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Edward Francis McCartan
Art Students League of New York Sculptor
The youngest of eight children, Edward Francis McCartan was born in Albany, New York in 1879. The family had limited means; his Irish immigrant father ran a crockery store while his mother tended the home. His artistic talents were recognized at the early age of five ewhen he began drawing and modeling animals from earthen clay. His mothre encouraged the boy, as she, too had enjoyed drawing as a child. He continued the pursuit of drawing through primary school, with both his mother's and the school principal's encouragement. In high school, he was introduced to Albany sculptor Erastus Dow Palmer, who asked him if "loved art more than anything else," saying, if he did not, he should "give it up."
After two years of high school, he made his way to New York to forge a career in sculpture. He procured an introduction to Augustus Saint-Gaudens, who did not engage him in his studio. He lived with an uncle in Brooklyn and studied at the Pratt Institute for six months with Herbert Adams, taking as many classes as could be fit in a day. He then returned to Albany for five years, where he held man jobs, including a stint as a bank clerk. Upon his return to New York, he studied at the Art Students League, taking classes in drawing with Kenyon Cox and Bryson Burroughs, and sculpture with George Grey Barnard and Hermon Atkins MacNeil. During this time, he became close friends with fellow sculptors John Clements Gregory and Jo Davidson. Upon the death of his fathe, his mother and several siblings moved to New York and Edward became partially responsible for their financial support.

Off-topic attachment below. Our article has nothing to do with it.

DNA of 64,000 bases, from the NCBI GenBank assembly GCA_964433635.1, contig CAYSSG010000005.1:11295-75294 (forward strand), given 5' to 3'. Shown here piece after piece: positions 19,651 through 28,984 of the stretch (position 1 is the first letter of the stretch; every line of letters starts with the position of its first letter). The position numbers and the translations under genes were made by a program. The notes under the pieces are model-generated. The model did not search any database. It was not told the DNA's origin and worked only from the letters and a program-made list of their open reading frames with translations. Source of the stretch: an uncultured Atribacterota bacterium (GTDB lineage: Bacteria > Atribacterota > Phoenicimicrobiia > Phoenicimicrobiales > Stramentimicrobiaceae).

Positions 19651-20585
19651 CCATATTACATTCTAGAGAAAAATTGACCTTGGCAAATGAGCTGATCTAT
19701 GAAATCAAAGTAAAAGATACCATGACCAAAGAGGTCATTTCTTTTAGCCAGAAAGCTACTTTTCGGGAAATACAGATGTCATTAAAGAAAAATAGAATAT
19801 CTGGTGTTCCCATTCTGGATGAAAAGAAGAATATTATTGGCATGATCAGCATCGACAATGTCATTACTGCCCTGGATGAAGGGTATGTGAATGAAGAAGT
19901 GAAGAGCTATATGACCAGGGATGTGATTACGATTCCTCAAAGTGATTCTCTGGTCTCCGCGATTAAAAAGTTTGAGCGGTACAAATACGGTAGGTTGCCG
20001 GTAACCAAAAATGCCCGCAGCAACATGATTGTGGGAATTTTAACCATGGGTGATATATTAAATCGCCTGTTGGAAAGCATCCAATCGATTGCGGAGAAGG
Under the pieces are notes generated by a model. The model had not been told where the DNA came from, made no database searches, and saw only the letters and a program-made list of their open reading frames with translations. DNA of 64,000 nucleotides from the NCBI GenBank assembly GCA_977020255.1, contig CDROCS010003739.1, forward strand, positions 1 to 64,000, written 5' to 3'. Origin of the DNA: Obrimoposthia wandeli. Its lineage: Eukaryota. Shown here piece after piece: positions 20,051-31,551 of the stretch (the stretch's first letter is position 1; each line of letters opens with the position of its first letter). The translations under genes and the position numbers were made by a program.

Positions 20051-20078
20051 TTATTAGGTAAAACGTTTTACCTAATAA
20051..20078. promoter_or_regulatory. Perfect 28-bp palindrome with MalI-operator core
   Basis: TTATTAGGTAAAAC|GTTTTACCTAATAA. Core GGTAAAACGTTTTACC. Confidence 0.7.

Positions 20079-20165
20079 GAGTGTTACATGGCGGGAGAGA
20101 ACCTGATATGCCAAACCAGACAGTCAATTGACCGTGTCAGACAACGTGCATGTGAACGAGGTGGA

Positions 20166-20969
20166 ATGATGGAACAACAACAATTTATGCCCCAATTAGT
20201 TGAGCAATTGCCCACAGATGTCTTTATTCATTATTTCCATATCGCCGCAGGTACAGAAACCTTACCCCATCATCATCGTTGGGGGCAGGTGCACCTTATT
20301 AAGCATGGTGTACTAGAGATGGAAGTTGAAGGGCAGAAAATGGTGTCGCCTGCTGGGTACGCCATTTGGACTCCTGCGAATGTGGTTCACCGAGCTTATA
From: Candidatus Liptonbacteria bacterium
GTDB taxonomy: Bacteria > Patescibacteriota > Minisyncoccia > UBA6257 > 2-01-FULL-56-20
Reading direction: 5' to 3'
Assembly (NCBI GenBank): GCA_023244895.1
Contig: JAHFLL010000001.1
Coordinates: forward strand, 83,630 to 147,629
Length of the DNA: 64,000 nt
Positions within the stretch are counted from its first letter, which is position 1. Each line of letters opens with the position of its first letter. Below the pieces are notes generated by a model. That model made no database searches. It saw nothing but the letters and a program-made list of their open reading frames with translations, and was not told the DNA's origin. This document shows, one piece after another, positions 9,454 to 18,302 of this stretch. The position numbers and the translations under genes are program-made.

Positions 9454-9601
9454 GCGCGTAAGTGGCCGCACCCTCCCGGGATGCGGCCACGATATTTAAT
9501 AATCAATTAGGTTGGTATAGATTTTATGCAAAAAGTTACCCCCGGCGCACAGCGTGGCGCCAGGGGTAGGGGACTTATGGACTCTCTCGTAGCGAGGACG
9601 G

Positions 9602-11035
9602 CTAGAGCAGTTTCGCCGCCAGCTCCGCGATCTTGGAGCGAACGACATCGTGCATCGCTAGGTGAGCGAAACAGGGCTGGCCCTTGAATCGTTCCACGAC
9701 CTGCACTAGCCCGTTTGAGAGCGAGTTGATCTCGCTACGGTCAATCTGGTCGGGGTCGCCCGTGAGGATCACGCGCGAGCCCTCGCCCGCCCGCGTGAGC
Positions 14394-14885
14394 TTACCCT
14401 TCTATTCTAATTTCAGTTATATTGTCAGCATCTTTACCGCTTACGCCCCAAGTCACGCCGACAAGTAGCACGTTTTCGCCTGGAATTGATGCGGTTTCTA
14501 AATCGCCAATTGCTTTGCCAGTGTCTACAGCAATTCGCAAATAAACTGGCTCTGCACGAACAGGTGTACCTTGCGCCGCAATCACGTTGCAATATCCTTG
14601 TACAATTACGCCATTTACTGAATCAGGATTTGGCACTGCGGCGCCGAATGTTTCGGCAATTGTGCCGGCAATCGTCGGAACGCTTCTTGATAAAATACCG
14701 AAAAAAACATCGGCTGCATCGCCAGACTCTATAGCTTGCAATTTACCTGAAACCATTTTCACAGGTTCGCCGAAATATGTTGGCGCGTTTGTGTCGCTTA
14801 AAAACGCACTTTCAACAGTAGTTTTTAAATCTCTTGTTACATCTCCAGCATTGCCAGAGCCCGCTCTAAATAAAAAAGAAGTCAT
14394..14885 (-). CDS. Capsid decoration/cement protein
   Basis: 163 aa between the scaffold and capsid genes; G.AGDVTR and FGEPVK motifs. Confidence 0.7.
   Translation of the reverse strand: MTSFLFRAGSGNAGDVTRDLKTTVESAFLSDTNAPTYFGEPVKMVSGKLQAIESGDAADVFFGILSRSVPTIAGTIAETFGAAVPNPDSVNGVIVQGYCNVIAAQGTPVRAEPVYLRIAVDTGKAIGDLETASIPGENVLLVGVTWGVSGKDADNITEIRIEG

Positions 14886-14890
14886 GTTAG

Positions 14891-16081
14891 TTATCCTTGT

When McCartan left the League, he was engaged as an assistant in the studios of MacNeil and Karl Bitter, and freelanced in others. In 1906, McCartan was awarded a commission for a monument of Benito Juarez in the Mexican city of Monterrey. With the money he made from this work, he travelled to Paris. He remained in Paris from 1907-1909, studying for six months under Jean Antoine Injalbert at the Ecole des Beaux Arts, but also spencing time on his own at the Louvrre, which instilled in him a love for French sculpture of the 18th century. During the Paris years, McCartan exhibited a number of small works in terra-cotta and plaster, (he could not afford to cast them in bronze) at the salons. Later, he would find these works unsatisfactory and destroy them.
In early 20th century Paris, it was hard to ignore the artistic power of Auguste Rodin. McCartan's studio was near the shop where Rodin's sculptures received their patina. The larger works were kept out of doors, allowing daily observation of the master's work.
Although he wished to complete his time in Europe with a trip in Italy, the lack of funds forced his return to the United States in 1910. He was soon again employed by Herbert Adams, assisting in the modeling of the ornament and figures for Adams' McMillan Fountain in 1911. Over the next decade, he made a living primarily as an assistant to others, usually working in architectural ornamentation.
Because of his ongoing need to support his family, he gained comprehensive practical experience.